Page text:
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Publisher's Summary

AD 3580. The Intersolar Commonwealth has spread through the galaxy to over a thousand star systems. It is a culture of rich diversity with a place for everyone. A powerful navy protects it from any hostile species that may lurk among the stars. For Commonwealth citizens, even death has been overcome. At the center of the galaxy is the Void, a strange, artificial universe created by aliens billions of years ago, shrouded by an event horizon more deadly than any natural black hole. In order to function, it is gradually consuming the mass of the galaxy. Watched over by its ancient enemies, the Raiel, the Void's expansion is barely contained.
Inigo dreams of the sweet life within the Void and shares his visions with billions of avid believers. When he mysteriously disappears, Inigo's followers decide to embark on a pilgrimage into the Void to live the life of their messiah's dreams - a pilgrimage that the Raiel claim will trigger a catastrophic expansion of the Void.
Aaron is a man whose only memory is his own name. He doesn't know who he used to be or what he is. All he does know is that his job is to find the missing messiah and stop the pilgrimage. He's not sure how to do that, but whoever he works for has provided some pretty formidable weaponry that ought to help.
Meanwhile, inside the Void, a youth called Edeard is coming to terms with his unusually strong telepathic powers. A junior constable in Makkathran, he starts to challenge the corruption and decay that have poisoned the city. He is determined that his fellow citizens should know hope again. What Edeard doesn't realize is just how far his message of hope is reaching.
Into the Void? Listen to more in the Void Trilogy.
©2007 Peter F. Hamilton (P)2008 Tantor
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Critic Reviews

"Broad in scope and panoramic in detail." ( Library Journal)
"A real spellbinder from a master storyteller." ( Kirkus)
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Customer Reviews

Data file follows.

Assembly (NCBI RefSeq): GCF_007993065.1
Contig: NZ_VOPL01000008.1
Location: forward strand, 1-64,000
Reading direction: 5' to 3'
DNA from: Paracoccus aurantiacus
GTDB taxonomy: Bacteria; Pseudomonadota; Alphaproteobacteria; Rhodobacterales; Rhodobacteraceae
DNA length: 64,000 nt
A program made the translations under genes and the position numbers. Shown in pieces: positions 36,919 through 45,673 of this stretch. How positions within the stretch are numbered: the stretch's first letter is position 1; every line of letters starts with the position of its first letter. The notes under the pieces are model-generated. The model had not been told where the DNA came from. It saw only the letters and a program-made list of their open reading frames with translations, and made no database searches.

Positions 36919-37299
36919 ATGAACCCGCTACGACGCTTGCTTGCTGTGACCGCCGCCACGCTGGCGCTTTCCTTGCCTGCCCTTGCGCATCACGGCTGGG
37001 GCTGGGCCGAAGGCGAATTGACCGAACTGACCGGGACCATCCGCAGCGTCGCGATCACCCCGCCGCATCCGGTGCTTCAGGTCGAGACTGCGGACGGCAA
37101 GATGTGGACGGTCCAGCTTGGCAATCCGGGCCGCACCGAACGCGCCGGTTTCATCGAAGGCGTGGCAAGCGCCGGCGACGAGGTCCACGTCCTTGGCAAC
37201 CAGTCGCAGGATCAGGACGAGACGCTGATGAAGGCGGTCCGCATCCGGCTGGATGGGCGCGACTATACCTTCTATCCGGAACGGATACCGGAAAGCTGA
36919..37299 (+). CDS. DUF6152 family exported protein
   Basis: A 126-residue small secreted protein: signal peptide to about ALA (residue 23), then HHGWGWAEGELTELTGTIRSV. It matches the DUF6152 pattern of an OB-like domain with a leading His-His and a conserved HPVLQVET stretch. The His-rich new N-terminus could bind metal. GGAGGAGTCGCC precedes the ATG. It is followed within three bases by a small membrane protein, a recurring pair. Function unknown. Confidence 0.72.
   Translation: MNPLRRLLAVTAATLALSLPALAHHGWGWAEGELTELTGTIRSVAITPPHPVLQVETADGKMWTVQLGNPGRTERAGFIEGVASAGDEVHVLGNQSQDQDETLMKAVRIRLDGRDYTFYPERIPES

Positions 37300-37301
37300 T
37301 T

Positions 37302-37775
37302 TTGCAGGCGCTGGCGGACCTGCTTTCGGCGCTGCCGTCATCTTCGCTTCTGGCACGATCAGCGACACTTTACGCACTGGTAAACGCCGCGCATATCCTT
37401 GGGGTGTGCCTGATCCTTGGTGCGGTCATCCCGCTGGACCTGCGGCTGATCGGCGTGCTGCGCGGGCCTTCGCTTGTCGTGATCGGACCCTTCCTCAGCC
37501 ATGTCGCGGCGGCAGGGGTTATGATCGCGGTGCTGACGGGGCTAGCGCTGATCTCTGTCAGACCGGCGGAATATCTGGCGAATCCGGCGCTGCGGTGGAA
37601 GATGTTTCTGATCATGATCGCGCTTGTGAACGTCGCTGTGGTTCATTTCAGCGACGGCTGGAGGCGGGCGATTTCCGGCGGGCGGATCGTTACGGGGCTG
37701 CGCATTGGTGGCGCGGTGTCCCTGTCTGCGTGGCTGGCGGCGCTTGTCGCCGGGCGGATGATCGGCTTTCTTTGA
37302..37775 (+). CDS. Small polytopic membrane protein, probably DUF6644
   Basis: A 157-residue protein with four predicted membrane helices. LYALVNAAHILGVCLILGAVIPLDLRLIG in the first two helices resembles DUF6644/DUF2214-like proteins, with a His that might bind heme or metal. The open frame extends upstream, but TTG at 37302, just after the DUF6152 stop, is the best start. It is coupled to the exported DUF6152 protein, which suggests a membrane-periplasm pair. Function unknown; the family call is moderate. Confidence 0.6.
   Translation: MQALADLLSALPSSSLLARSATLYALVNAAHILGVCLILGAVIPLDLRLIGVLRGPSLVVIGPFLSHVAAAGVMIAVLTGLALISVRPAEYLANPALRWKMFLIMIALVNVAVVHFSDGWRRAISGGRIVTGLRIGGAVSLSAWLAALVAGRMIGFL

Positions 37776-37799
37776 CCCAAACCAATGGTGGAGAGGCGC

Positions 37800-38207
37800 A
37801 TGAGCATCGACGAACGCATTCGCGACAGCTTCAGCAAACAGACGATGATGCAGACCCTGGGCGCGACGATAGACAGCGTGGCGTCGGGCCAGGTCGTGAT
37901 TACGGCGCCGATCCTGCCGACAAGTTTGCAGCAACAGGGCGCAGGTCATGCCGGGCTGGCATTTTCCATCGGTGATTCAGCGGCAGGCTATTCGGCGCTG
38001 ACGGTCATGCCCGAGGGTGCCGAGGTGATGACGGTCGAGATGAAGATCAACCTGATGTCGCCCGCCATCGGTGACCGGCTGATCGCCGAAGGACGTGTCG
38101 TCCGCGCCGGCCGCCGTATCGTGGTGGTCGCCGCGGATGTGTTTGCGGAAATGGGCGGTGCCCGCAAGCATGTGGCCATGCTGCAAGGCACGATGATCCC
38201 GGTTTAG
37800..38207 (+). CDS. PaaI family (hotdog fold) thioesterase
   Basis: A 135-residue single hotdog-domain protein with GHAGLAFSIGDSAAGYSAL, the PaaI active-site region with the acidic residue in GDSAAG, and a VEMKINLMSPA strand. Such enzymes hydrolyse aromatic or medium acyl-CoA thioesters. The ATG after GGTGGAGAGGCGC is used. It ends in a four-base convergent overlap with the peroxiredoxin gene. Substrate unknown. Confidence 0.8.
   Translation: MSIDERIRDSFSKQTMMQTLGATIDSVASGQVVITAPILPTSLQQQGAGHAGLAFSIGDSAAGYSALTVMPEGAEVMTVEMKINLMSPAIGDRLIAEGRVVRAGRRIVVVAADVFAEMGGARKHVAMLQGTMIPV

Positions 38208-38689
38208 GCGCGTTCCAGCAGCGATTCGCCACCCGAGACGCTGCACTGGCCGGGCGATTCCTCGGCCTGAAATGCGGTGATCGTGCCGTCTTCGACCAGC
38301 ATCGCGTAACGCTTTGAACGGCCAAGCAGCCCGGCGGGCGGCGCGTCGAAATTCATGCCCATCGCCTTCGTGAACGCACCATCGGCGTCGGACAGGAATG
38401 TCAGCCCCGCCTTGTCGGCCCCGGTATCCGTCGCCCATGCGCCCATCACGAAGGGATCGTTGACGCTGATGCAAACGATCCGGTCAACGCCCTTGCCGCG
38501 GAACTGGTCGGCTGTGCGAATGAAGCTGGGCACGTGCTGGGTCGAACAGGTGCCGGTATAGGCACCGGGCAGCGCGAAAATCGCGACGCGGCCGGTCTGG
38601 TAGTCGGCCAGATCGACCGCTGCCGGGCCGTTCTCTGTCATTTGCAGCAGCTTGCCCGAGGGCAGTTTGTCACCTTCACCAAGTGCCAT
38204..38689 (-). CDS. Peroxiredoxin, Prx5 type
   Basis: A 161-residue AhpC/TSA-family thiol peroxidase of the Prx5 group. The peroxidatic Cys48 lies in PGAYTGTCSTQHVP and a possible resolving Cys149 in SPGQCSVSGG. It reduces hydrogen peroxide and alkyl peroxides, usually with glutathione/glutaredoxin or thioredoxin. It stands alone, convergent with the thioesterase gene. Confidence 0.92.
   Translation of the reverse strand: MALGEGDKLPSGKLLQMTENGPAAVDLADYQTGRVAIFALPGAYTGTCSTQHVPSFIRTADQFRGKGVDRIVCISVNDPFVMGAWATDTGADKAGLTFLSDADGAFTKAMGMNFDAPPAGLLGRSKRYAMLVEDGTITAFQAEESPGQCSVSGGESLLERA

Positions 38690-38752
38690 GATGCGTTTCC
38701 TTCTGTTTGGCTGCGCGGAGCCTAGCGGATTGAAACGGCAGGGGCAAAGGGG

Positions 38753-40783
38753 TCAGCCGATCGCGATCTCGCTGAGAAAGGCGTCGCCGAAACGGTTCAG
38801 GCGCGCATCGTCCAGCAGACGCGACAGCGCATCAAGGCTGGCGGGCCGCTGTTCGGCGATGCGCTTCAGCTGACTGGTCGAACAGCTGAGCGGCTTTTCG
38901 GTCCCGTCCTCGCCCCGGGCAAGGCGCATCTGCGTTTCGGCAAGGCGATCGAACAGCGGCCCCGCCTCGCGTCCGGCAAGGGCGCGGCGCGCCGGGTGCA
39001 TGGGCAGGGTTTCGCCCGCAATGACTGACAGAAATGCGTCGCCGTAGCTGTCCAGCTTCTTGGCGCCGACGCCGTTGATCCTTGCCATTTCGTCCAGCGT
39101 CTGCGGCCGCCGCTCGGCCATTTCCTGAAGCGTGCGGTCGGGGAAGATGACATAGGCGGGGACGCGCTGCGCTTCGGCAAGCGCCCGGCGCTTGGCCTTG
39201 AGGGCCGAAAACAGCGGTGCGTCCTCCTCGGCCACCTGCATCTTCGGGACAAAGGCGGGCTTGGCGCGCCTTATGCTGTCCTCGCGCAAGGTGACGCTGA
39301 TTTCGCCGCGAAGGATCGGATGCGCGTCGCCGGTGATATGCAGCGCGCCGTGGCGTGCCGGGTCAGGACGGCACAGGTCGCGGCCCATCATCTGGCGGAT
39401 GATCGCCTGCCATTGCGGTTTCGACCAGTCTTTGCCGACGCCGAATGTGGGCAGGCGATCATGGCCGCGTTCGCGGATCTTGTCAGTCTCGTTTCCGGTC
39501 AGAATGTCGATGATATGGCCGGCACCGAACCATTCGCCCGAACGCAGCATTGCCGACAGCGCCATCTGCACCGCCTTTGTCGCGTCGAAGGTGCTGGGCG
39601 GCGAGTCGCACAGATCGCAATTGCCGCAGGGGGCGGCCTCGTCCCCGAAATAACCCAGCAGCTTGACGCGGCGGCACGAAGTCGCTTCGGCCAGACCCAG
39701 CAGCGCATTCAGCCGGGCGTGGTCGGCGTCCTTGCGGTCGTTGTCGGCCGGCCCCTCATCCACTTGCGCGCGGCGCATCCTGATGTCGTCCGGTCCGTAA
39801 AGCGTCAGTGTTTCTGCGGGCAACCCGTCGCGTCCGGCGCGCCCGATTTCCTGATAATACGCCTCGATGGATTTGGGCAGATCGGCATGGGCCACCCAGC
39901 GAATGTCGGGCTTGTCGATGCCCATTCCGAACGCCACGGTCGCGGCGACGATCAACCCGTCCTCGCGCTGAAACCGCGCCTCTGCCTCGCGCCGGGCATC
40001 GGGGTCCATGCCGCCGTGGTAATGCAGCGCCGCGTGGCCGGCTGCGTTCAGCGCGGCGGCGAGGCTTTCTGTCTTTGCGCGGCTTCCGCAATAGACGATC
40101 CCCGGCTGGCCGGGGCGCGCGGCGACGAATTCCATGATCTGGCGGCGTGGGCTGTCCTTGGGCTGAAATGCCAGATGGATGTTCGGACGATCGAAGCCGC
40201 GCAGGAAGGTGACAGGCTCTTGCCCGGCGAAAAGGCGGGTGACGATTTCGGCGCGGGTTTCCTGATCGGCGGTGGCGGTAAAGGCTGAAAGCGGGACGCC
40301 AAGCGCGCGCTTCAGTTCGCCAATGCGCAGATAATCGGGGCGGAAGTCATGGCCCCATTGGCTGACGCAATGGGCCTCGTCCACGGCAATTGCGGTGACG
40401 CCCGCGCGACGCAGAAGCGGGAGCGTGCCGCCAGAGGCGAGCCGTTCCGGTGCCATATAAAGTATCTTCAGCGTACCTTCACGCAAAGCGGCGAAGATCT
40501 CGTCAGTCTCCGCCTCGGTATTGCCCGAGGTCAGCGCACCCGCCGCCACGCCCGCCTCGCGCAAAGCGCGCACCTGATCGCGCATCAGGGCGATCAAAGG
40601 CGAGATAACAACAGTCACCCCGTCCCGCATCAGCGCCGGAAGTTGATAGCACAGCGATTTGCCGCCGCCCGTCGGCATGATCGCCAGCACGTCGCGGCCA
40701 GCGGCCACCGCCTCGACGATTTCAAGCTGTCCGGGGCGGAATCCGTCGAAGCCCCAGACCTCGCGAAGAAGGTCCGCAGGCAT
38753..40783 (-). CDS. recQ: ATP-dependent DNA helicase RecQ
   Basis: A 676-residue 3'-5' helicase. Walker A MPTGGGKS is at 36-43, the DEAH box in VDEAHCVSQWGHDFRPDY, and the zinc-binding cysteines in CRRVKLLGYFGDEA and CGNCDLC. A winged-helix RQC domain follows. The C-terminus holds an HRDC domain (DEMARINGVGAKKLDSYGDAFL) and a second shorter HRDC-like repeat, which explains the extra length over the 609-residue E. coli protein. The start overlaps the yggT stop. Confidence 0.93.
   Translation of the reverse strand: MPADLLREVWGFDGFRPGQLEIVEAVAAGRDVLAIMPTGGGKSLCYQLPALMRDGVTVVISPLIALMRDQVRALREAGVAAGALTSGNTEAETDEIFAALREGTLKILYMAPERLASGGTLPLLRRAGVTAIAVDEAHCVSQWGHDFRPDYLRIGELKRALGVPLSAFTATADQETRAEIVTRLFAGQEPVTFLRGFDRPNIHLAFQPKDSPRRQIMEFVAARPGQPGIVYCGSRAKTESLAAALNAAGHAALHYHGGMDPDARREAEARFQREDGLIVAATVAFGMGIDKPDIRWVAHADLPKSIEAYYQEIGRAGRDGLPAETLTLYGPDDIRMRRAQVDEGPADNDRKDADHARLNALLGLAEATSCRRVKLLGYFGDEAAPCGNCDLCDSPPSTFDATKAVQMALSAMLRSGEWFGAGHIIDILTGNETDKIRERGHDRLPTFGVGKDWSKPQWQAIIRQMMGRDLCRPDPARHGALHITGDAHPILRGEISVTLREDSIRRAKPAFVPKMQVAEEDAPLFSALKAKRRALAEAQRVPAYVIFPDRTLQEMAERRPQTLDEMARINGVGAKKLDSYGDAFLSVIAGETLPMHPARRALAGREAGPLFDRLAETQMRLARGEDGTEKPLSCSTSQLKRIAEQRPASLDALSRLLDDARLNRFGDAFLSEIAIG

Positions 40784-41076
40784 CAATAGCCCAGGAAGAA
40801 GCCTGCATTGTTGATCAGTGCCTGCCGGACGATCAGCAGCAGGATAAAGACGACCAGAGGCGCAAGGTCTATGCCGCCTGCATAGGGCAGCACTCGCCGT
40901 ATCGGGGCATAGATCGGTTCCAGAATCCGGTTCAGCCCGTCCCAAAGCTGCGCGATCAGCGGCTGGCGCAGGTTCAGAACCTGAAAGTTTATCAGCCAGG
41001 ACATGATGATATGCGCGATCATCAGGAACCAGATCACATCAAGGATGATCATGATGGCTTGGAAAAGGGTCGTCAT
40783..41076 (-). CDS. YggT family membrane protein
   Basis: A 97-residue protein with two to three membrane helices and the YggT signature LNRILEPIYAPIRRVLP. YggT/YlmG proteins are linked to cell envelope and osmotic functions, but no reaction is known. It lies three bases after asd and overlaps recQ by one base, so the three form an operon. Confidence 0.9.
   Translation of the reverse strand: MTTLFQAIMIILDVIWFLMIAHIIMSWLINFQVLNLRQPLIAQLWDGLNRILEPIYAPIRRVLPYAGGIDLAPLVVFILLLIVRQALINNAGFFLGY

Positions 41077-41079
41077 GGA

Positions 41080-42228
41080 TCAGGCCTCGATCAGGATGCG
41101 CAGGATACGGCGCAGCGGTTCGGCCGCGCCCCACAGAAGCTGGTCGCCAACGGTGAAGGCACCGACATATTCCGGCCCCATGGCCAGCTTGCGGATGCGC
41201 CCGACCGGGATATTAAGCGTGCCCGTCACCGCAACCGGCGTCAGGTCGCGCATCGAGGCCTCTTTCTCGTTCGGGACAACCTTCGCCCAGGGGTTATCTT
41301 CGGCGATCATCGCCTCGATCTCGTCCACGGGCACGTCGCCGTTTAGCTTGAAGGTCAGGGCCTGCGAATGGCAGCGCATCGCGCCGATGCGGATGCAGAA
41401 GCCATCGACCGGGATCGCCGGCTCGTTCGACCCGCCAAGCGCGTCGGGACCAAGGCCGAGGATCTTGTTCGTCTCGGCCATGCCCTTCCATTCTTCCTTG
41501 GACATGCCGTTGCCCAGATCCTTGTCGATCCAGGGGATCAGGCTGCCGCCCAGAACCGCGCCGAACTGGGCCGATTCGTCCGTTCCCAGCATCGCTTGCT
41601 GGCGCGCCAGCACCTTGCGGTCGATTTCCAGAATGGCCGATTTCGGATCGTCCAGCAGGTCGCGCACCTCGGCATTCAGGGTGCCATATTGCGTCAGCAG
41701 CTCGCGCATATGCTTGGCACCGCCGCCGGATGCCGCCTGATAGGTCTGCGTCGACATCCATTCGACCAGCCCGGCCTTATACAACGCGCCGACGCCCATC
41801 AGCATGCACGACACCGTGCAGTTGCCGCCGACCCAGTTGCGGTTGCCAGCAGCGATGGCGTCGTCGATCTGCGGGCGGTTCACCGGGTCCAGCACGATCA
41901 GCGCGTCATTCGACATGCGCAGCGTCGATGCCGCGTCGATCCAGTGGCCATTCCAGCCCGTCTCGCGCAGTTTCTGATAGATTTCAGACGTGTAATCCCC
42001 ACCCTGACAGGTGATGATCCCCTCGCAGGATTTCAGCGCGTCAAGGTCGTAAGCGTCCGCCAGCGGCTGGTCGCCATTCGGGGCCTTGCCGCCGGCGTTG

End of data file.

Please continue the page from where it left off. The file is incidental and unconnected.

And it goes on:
Most Helpful
5 out of 5 stars
By Ethan M. on 08-06-08

Solid Hamiltonian Space Opera

For my money, Peter Hamilton is the best writer of space operas working today. Like all of his books, this one has a cast of many characters, frequent shifts in perspective between at least 8(!) storylines that initially seem unrelated, some great action sequences, lots of interesting speculation about far future technologies, and an occasional need for an editor.

This book takes place 1500 years after his last two-book series (Pandora's Star and Judas Unchained). Some of the characters from that series are still around, due to the virtual immortality provided by future medicine, but knowing the previous books is not required, though it will make some of the story more interesting.

As the first book of three, this one starts a bit slower than Pandora's Star, but builds over the first third or so of the audiobook to become a really compelling story that weaves together the stories of a far-future hitman, the leader of a religious movement, a semi-omniscient AI, a young woman launching a business career, and a young man who initially seems to be living in a fantasy novel. And yet, as the story comes together, these desperate elements weave together into a story about interstellar intrigue and an upcoming event that could threaten the galaxy.

I thought this was an excellent start to a new space opera, much better than Hamilton's Nights Dawn series, but not as immediately action-packed as the previous Pandora's Star novels. Some segments run a bit long, and the occasional sex scenes can seem a trifle gratuitous, but if you like sprawling novels with dozens of characters (think George RR Martin, but in space) and innovative space opera spanning dozens of worlds, this is a great, very well-read choice.

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103 of 110 people found this review helpful

4 out of 5 stars
By Scot on 08-13-10

5 stars for the story, 3 for the director.

This gripping continuation of the world made so real in Pandora's and Judas is once again marred by the director. I assume that would be who is responsible for the complete lack of transitions from one scene to the next. There's barely a breath between what would have been a clear division in story line had you been reading the book. The result is that you're suddenly scrambling to figure out why there are new people on a different planet in a completely different setting than there were in what seemed to be the previous sentence. As a veteran of 8+ years of audiobooks, I've never encountered another series of books that do this so badly. As a commuting listener, I'm constantly rewinding to catch where the transition was. It's annoying to the point of marring an otherwise excellent listening experience. Yes, these are long books but please give us a few seconds pause to acknowledge the change in chapter/setting.

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81 of 88 people found this review helpful

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